What I do like about Romney’s proposal, however, is that he could avoid the morass of trying to eliminate deductions and preferences from the Code, as any attempt to do so would leave special interest groups fighting to the death for their particular provision. By instituting a cap,  you leave the mortgage interest deduction untouched, leave the state and local tax deduction, and leave the charitable contribution deduction in the Code, but cap their benefit. While this doesn’t neceessarily achieve the simplicity one seeks when base broadening, as it leaves those provisions in the Code, as we’ve discussed here before, sweeping Code reform isn’t particularly likely anyway.

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We’ll hit this weekend’s roundup in a moment, but first,  a public service announcement: At the risk of sounding unpopular, with the dawn of a new NFL season, please allow me to remind you that regardless of what you may think, no one — and I mean no one — cares about your fantasy football team.

On to the tax stuff…

As you may have heard, the Democrats threw their once-every-four-year soiree last week, and despite what The Onion might have said, the DNC involved more than just applauding the image of a dead Osama bid Laden for three hours. No, there was some actual tax policy discussion going on, and now that both the Republicans and Democrats have finished their little pep rallies, the interwebs are rife with reaction from tax eggheads:

The Tax Foundation crafted this analysis comparing Romney and Obama’s tax plans to the one devised by the Simpson-Bowles Commission, a bipartisan group established in 2010 and charged with recommending a tax plan that would simplify the Code while reducing the national deficit. The conclusion? While neither plan mirrors that of the Commission, Romney’s proposals — if politically possible to implement — come much closer to meeting the Simpson-Bowles goals of cutting rates and eliminating deductions in a manner that leads to a decreased deficit, economic growth, and a simplified tax code.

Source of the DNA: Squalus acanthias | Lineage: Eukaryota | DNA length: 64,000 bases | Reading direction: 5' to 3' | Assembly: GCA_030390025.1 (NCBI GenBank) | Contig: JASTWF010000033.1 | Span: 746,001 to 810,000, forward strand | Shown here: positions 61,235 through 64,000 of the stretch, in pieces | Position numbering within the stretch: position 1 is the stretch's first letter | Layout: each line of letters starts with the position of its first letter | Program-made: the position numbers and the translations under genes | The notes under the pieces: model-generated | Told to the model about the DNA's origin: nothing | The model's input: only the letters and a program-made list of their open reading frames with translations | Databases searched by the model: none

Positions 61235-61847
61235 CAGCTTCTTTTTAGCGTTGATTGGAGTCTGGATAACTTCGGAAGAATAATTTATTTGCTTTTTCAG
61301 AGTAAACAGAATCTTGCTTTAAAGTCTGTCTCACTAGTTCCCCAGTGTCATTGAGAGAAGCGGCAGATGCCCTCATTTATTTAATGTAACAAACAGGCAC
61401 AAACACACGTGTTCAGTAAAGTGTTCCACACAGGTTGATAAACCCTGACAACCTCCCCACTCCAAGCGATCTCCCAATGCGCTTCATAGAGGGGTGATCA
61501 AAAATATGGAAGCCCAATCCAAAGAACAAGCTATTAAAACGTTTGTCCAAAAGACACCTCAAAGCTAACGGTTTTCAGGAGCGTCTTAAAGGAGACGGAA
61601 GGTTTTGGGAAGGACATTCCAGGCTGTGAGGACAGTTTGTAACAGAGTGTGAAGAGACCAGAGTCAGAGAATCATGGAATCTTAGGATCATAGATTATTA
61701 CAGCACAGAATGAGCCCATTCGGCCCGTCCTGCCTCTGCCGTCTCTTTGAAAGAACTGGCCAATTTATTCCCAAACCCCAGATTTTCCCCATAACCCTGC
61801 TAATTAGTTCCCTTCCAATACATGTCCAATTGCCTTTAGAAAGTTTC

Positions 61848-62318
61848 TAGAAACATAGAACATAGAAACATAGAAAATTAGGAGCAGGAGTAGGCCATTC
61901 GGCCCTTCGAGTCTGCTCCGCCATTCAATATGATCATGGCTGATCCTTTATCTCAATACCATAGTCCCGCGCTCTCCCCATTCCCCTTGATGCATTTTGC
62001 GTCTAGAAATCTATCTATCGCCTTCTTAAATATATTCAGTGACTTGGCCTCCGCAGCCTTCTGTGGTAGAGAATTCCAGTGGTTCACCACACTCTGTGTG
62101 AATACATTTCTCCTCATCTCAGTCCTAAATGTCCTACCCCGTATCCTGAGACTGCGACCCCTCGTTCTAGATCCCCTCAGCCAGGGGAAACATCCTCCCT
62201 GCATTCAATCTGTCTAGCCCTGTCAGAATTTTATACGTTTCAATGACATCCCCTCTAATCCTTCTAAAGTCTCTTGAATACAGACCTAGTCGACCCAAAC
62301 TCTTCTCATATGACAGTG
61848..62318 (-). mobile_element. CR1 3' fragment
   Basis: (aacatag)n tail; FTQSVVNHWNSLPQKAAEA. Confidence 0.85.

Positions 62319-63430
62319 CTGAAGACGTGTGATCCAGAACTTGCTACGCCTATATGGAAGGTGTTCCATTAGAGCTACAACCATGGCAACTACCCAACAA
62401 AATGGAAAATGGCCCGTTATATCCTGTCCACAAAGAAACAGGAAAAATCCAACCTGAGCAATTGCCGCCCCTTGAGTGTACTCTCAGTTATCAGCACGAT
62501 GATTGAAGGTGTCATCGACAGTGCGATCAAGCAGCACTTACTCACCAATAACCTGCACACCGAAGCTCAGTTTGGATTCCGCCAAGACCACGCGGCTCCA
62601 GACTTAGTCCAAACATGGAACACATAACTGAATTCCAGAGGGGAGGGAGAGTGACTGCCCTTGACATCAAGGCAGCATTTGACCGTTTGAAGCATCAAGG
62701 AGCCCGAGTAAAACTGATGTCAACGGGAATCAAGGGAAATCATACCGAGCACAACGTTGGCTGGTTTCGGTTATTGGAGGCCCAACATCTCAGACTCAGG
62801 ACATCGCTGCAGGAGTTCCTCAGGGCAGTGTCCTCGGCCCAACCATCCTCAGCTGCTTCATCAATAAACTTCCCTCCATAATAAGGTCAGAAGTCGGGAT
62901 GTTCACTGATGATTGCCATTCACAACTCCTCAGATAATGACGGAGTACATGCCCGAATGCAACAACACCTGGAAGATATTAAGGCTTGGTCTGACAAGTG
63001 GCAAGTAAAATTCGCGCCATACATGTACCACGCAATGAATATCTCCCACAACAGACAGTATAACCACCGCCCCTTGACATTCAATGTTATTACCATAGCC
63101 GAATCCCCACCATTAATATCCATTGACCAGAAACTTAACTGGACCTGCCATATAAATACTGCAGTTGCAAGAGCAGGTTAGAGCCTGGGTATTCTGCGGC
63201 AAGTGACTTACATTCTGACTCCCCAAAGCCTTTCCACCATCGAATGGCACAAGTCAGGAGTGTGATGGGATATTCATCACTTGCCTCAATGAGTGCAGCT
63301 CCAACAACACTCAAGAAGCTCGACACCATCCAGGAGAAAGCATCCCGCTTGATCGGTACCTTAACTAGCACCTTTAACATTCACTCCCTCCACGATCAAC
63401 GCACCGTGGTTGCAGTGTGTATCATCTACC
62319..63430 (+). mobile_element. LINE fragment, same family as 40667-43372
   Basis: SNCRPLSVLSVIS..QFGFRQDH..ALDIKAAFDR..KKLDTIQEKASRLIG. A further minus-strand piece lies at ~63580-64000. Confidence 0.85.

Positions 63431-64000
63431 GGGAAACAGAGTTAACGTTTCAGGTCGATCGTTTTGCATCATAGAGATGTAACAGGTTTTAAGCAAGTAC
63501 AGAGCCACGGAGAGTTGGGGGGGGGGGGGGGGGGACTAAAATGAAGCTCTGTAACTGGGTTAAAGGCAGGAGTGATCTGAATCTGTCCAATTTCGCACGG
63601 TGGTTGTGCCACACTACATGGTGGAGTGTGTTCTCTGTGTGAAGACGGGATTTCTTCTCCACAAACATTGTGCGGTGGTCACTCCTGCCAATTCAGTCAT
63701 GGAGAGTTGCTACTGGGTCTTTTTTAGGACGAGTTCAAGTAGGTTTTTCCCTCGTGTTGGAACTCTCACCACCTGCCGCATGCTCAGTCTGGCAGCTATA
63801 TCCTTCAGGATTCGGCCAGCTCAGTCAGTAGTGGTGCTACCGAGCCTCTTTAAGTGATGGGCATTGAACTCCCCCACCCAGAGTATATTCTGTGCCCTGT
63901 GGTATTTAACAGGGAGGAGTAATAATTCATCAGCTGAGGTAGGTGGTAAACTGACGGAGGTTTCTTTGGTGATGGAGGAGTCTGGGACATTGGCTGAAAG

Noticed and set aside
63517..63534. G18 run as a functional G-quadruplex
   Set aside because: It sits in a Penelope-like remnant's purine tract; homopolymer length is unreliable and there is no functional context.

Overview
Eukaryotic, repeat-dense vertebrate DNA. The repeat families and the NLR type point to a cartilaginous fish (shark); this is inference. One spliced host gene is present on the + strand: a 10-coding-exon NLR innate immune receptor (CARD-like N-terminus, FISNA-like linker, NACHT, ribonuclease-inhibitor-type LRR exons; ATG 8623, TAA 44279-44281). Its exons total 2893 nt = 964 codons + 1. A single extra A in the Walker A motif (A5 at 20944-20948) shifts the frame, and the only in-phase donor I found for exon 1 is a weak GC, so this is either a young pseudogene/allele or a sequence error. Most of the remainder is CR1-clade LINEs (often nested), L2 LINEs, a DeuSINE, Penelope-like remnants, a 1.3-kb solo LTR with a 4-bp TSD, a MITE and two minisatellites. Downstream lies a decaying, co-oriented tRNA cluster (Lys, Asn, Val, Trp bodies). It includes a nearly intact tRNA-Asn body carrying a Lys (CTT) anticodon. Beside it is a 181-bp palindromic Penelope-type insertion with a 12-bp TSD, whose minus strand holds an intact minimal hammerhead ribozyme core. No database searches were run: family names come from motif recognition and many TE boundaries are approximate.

Next, Howard Gleckman over at the Tax Policy Center sums up both conventions — and bipartisan politics in general — wonderfully by pointing out that both Romney and Obama spent all of their time taking issue with the other candidate’s plans, neglecting to ever clarify the proposals for tax reform they would enact if elected.

Lastly, David Johnston at Reuters published a scathing column attacking the tax goals of the Romney-Ryan campaign, arguing that the Republican income tax proposals would further enrich the super wealthy while nearly doubling the income tax burden of the middle class, while their push to remove the estate tax would create a nation of dynasties that would have a devestating effect on economic growth.

In non-convention news, Kelly Erb over at Forbes has this tidbit: Hustler Magaizine publisher Woody Harrelson Larry Flynt is offering $1,000,000 cash for the unpublished Romney tax returns. Wonder why he hasn’t just brokered a deal with these guys?

Finally, allow me to send you off into the workweek with this wonderful montage of the slow transformation of Breaking Bad’s Walter White from mild-mannered chemistry teacher to ruthless meth kingpin. [May not be safe for work. Unless you work in a meth lab, in which case it should be fine.)

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Unless you’ve been living under a rock for the past few months, you’ve become aware that there’s quite the political storm brewing around Mitt Romney’s refusal to release his tax returns from prior to 2010. It got so bad recently that Senate Majority Leader Harry Reid quoted an “anonymous source” as telling him that Romney paid no tax for a 10-year period, with Romney responding by promising that he’d paid at least 13% in tax during every year in that span, while conveniently neglecting to clarify whether that 13% was federal income tax, or some combination of payroll, state, and property tax.